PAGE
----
At that level, muscles gets so tense that exercising with any intensity brings risk of injury and pain. There’s also a strong chance of getting run down and sick. Neither of which helps to deal with ongoing work pressure or keeping exercise consistent.

Light exercise becomes the best option. Walking or stretching, while not tough workouts, are still of benefit. Both help to reduce stress levels and provide a circuit breaker from the pressure situation.

Something is better than nothing. There’s plenty of positive physical effects from short and easy bouts of exercise. Just as importantly, if you keep moving it’ll help to solidify fitness as habit.

Exercise is not a panacea though. You need to keep stress and time pressure within reasonable limits.

Chronic high stress can suppress the release of serotonin. That makes it hard to feel uplifted, increasing the risk of depression.

You can’t rely on a high-pressure lifestyle to power you on forever.


How to use stress to your advantage with exercise


*Resist the temptation to sit down and rest at the end of a stressful day


Use the fuel while you’ve got it. 20- 30 minutes of exercise will clear the head and help you relax. Allowing you to then enjoy downtime with family, friends or whatever you choose.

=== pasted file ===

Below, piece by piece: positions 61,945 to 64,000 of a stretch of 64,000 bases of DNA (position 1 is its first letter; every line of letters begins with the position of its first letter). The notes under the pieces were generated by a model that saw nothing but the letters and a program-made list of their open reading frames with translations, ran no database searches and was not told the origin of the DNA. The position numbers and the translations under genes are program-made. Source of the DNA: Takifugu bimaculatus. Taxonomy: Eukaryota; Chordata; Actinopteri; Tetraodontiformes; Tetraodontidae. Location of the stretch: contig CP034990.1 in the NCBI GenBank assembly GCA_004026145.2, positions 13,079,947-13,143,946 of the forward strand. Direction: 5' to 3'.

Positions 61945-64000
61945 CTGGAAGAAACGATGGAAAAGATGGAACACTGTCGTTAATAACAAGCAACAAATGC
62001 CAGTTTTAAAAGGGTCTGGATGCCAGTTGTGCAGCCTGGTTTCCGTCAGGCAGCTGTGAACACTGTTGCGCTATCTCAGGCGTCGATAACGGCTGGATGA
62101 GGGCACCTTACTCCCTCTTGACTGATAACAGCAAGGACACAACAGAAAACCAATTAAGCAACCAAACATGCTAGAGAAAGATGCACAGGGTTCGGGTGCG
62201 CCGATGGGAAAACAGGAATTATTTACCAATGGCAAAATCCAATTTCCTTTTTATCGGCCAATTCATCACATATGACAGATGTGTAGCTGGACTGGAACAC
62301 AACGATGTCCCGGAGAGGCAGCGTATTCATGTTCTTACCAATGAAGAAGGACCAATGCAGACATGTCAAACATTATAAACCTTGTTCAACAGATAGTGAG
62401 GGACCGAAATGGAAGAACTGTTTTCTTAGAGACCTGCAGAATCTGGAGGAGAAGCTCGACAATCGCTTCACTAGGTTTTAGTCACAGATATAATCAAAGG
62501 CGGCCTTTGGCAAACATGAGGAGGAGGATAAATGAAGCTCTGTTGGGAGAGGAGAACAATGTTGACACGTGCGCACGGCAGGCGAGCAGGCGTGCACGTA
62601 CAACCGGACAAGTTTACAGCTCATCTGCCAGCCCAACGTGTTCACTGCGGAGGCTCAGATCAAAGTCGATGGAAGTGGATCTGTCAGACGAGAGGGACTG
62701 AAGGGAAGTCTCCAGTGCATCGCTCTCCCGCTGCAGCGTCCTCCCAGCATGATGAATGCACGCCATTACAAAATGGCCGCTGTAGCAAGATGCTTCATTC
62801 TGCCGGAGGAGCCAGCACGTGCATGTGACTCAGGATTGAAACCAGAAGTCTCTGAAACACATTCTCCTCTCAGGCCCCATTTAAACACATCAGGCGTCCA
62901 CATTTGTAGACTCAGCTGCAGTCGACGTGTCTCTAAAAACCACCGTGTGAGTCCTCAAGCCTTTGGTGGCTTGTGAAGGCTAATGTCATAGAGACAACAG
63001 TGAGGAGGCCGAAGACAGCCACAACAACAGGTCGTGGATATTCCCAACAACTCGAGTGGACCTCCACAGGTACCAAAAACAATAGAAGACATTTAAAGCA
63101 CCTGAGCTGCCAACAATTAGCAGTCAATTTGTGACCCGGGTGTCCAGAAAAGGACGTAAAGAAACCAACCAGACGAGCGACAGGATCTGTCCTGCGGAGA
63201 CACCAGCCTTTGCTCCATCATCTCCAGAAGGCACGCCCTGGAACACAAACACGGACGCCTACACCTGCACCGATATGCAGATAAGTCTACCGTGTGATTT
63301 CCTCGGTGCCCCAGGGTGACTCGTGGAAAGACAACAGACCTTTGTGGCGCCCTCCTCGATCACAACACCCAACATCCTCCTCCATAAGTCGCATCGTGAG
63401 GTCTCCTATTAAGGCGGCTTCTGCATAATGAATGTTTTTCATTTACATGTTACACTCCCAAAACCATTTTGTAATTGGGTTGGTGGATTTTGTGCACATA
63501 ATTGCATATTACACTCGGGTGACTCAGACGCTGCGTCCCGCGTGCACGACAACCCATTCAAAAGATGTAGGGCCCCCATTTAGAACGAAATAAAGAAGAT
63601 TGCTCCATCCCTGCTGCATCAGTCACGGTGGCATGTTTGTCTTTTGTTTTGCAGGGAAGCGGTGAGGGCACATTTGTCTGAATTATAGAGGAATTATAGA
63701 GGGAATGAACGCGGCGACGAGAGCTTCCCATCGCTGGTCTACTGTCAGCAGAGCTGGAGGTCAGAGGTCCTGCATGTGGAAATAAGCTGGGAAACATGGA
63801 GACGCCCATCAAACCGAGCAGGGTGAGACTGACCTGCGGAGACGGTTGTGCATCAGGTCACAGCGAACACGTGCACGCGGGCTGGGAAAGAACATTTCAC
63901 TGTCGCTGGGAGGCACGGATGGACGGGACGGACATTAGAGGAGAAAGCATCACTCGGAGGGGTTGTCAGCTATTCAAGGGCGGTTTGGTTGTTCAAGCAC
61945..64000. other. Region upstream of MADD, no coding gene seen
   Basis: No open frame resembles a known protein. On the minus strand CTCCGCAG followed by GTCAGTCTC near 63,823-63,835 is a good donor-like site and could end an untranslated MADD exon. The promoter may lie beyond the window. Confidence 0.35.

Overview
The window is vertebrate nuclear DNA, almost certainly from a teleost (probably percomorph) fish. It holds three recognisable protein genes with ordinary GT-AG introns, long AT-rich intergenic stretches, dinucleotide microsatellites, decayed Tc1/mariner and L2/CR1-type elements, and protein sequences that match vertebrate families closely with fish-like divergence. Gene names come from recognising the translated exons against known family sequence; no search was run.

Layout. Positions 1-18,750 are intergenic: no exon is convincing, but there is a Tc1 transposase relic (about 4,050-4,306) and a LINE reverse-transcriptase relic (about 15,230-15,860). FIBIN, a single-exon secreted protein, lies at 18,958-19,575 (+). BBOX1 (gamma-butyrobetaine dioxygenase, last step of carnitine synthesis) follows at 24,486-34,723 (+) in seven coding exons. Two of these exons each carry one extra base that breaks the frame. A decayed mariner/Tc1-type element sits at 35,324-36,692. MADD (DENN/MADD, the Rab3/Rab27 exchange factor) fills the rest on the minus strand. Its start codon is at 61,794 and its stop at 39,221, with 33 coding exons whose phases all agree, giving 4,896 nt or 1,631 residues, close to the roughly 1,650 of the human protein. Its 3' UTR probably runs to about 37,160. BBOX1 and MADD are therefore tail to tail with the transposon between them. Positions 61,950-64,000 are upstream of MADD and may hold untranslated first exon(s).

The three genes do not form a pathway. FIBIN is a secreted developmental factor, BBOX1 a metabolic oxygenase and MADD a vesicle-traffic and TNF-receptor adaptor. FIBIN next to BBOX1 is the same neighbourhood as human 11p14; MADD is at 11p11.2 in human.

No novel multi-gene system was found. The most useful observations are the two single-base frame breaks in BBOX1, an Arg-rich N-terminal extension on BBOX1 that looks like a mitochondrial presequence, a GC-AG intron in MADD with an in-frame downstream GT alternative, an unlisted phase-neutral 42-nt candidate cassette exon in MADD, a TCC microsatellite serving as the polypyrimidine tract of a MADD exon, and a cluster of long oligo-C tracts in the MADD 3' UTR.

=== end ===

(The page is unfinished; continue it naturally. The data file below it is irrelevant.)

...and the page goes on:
Of course you need to consider your situation. If you’re run down or have other commitments it may not be possible or wise.


*Set up scenario’s where you create time pressure


Organise to exercise so you’ll finish your workout just before a commitment. That’ll make you move with urgency and purpose. It’s hurrying, but in a good way.

Another option is to set a timer for 30 minutes and see how many strength training exercises and sets you can do.

You can apply the same idea to running or walking, simply try to cover as much distance as possible in a given period. In subsequent sessions try and match or beat that distance.

Using the clock can be a fantastic way of creating a productive workout. There are infinite ways of doing it. A simple but hard one is to see how many burpees you can do in 2 minutes.

For more variety choose 5 exercises and do 10 reps of each of in circuit style. Complete as many rounds as you can in 5 minutes.

Use 3 or 4 such challenges to make a quality, longer workout.


* Exercise during your lunch break


Firstly, if stressed from a mornings work you’re well placed to get into exercise.

Secondly, a lunch break usually has a time limit. You’ll have to get going to make it worthwhile. This’ll create a level of urgency to drive the workout.

It’s not just in lunch breaks or at days end when you can take advantage of time pressure or stress. Give some thought to other times when you’re usually primed but able to squeeze in a workout.


Can you change perspective about your busy schedule?


Time pressure isn’t always the enemy when it comes to sticking with a fitness habit. If time is in short supply it becomes highly valuable and you learn to use it well. This can translate to really effective workouts.


Your busy schedule could just prove to be a mighty ally in your quest to get and stay fit. Perhaps you just need to think about it differently. And be organised and strategic about how and when you go about it.